Saturday, January 21, 2012

Busy Cooking: Homemade Four Cheese Ravioli

Repeat after me, "I will never buy store bought ravioli again!".

OK, fine, I know that's impossible to say, but after trying this homemade version (pasta and all), I can't imagine a better tasting ravioli (even at a restaurant).

I have been wanting to try making homemade pasta for a long time, but it just seemed like something that was completely impossible to do, or at least too advanced for me.  Guess what?  It couldn't be easier and it  doesn't require that many ingredients.

I have been eyeballing and wishing for the pasta maker attachment for my kitchenaid for some time now.  I finally got some money for Christmas, found it on sale at Macy's, and bit the bullet.  So far, I made spaghetti and now ravioli.  Both times, I pretty much used the same pasta dough recipe, except this time, I used a special flour for pasta.  I was at the grocery store looking for Semolina flour, which is necessary for the pasta, and this italian woman pointed to a bag of flour that said "00".  Evidently it is very popular for pasta making in Italy- I'm not sure you can find it in your local store, I was in a special store like Whole Foods.  Never fear, you can use part all purpose, part semolina if you can't find the "00".

The recipe I used was a combination of what I found in Gourmet cookbook, and on Annie's Eats.  I always do a google search for a new recipe because I like to see someone else who has made it and their honest opinion on the results.  I have never made anything from the Gourmet cookbook, so I was a little leary, but their recipe and the one on Annie's Eats were very similar.  The Gourmet cookbook mentions the "00" is low in protein and gluten so it produces a softer pasta.  They said the closest flour to that in the US is all purpose, but you can add part or all cake flour to produce a lighter fluffier pasta.

Now, I used the pasta roller to thin out the dough, you can do it by hand, you just have to be strong and use your elbow grease, so don't be turned off to trying this if you don't have a pasta roller.

Seriously, this was THE BEST pasta I've ever had.  EVER!

One thing checked off my New Year's Challenge list!

Pasta Dough:
3 cups 00 flour (If you can't find it, use 1 1/2 c semolina flour, 1 1/2 c all purpose or cake flour)
4 large eggs
1/2 tsp salt
2 TBSP water
1 TBSP oil

Four Cheese Filling:
1/2 c shredded mozzerella
1/2 c ricotta cheese
1/2 c shredded fontina cheese
1/2 c shredded fontinella cheese
1 clove garlic, minced through press
1/4 tsp oregano
1/4 tsp basil
1/4 tsp salt

1) In bowl of mixer, with dough hook, combine flour and salt.  Make a well in the center, add eggs, mix until lumpy.
2) Add in water and oil.  The dough will be a crumbly mess, turn out onto counter and hand knead.  It will come together, I promise.  I thought about giving up, but after about 4-5 minutes, it came together in a smooth ball.  It will be dense, but smooth, you don't want it to be sticky or too pliable like bread dough, firm like cookie dough.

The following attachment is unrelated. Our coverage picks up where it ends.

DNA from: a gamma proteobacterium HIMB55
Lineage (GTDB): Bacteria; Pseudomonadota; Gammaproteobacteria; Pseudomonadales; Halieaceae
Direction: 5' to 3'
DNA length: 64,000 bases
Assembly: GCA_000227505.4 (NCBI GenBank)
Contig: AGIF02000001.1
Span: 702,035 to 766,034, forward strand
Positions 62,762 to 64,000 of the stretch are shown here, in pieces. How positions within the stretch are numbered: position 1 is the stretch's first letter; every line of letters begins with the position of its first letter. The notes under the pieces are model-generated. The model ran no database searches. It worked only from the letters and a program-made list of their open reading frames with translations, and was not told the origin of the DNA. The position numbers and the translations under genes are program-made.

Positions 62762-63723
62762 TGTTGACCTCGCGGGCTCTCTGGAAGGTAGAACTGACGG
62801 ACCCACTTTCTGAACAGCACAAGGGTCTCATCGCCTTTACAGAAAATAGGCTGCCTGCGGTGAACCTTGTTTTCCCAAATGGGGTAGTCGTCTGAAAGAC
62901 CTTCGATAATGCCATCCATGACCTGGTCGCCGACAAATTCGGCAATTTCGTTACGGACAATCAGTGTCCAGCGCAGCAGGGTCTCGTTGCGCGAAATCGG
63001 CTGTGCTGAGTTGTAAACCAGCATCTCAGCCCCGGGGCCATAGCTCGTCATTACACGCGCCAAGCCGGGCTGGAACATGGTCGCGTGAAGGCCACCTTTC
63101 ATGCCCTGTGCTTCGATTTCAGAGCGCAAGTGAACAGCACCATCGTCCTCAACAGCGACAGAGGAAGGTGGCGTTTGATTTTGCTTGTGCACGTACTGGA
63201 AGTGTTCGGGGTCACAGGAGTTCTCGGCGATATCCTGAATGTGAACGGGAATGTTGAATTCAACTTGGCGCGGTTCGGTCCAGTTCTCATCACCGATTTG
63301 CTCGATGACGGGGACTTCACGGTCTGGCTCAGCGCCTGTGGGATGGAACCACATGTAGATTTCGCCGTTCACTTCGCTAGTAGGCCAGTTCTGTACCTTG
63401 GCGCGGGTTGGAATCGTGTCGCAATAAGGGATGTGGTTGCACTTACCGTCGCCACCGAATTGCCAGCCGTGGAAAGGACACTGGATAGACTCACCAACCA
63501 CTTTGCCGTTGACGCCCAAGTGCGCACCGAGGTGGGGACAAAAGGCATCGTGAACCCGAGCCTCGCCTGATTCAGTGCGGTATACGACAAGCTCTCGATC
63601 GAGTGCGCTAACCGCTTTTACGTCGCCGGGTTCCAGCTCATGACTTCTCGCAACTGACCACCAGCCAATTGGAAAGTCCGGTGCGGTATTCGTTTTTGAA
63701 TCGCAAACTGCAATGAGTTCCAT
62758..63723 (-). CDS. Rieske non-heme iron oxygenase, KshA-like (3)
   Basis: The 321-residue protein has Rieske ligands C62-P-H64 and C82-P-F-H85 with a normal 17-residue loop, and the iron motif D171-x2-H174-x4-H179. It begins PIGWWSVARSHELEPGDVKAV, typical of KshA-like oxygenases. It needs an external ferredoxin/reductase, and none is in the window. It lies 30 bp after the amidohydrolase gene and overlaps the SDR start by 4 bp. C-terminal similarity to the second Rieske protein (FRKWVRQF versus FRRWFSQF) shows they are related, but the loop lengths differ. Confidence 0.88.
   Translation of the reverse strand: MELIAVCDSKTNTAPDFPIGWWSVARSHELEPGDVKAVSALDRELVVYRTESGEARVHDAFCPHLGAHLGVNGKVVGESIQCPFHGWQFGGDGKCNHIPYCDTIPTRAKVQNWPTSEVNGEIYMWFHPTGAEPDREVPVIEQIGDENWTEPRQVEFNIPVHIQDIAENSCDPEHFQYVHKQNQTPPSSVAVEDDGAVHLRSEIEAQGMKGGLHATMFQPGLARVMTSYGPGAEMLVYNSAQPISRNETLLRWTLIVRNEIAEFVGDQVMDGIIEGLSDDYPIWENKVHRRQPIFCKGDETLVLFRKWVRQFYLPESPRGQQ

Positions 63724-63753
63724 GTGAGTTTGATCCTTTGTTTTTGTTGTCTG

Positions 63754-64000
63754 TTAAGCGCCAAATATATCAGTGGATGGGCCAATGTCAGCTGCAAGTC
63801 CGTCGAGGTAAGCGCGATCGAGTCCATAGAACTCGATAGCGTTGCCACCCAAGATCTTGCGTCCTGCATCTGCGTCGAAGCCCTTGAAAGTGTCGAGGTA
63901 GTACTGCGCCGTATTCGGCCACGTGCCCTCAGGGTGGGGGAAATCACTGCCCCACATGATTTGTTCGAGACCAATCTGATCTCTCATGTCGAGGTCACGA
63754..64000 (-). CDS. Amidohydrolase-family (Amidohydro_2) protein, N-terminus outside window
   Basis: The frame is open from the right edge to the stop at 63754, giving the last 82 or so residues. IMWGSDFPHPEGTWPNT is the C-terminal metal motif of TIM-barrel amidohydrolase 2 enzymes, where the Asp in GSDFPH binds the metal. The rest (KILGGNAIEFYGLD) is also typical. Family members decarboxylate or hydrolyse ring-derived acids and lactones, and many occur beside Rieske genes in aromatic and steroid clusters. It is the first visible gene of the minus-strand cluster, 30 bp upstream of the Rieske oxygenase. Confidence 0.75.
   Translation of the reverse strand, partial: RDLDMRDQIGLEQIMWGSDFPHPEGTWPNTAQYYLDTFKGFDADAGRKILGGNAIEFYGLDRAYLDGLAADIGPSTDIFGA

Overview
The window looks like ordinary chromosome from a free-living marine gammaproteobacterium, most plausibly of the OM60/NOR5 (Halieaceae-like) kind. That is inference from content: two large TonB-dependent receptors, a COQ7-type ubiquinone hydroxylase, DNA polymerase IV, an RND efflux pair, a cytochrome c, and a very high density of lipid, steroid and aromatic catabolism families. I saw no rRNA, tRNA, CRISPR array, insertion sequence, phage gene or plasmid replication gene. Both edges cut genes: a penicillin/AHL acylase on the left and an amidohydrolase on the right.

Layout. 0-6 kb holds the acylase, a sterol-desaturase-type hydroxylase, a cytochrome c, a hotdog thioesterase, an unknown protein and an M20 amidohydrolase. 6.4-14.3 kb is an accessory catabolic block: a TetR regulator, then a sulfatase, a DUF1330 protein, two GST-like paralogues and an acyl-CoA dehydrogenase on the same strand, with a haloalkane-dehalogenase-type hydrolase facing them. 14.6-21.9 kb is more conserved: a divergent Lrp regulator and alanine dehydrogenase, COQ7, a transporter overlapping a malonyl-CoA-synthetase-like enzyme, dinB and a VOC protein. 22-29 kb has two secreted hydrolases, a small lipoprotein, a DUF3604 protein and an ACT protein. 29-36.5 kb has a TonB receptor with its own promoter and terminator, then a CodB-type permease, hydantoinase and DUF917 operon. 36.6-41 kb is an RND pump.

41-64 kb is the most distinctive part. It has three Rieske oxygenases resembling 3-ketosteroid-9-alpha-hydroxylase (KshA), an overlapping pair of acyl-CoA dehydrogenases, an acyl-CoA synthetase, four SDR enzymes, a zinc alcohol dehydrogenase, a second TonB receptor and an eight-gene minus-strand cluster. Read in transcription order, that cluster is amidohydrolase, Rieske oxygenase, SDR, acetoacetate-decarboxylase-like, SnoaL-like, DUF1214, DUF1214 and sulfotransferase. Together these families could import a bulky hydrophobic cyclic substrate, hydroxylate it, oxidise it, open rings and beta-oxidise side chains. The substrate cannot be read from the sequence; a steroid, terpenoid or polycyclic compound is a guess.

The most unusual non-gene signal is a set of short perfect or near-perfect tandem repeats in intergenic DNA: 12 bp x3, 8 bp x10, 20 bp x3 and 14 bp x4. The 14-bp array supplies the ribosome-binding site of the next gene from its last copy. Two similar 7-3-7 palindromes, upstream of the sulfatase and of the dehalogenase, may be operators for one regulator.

3) Divide the dough into 4 balls, cover with a damp towel and let sit about 20 minutes.
4) Make the filling.  It was very thick, like cream cheese, I almost added an egg, but resisted- it turned out great, so don't worry.

5) Set your pasta roller to the widest setting.  If you have the kitchen aid, it will be number one.
6) Take one of the dough balls and gently flatten it to about 1/2 inch thick.
7) Turn the kitchen aid on, slowly feed the dough through the rollers.
8) Take the dough back to the counter, Fold it into thirds, like a business document, then in half, press down with roller, and feed it through the rollers again.  Repeat this about 5 times, the dough will get nice and soft.

9) Change the pasta roller setting to 2, run it though once.  Then, change it to 3, run it through again.  Repeat changing to thinner settings until your dough is the thickness you want, I went down to setting 5, at this point, it was slightly translucent and I felt like it would be good to hold filling and not rip. **(If you wanted to make spaghetti, next time through, you would switch to the pasta cutter attachment of your choice).

10) I hung the long dough strip over the backs of one of my chairs while processing the next ball of dough.
11) Someone was too tempted by the long pasta strip and this is what I found.  After that, I did one ball at a time, stuffed them, and cut out the ravioli before moving on to the next one.
12)  Lay the dough out on your counter or mat. I had half the dough on the mat and the other half hanging down the side of the counter. Scoop filling onto the dough.  I used a ravioli press I bought at Sur La Table and moved it along the side of the pasta as I laid the filling, to make sure I was spacing them out enough.  I used small amounts of dough, about the size of a teaspoon.
13) Flip the dough that was hanging off the counter up and over the filled dough.
14) Using the ravioli cutter, cut out the ravioli, making sure that the filling is in the center and that the edges are sealed.
15) Place cut ravioli on a lightly floured board or pan while they are waiting to be cooked.  
16) Boil some water with a little pinch of salt and a teaspoon of oil.  Add in ravioli (I did half batch at a time).  They puffed up, see ravioli to the left in picture below.  I was worried they'd pop, which they didn't.    Cook for 2-3 minutes, top with sauce and cheese, and enjoy!
The water is orange because this was the second batch and I stirred it with the spoon I was using to mix the sauce.
Make them today, you'll be glad you did!

No comments:

Post a Comment